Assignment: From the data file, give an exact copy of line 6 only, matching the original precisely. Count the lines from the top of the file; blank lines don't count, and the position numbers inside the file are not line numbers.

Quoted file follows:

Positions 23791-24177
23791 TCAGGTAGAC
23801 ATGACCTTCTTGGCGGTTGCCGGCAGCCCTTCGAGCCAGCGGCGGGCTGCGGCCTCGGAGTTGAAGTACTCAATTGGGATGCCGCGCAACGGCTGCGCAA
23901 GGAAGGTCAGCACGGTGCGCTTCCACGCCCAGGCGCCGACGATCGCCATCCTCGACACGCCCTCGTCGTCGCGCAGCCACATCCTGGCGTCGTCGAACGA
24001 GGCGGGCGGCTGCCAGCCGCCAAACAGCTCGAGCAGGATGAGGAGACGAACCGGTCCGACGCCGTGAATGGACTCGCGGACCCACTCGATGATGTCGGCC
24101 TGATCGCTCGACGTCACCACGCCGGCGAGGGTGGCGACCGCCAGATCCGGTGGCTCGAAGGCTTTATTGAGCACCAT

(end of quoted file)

24101 TGATCGCTCGACGTCACCACGCCGGCGAGGGTGGCGACCGCCAGATCCGGTGGCTCGAAGGCTTTATTGAGCACCAT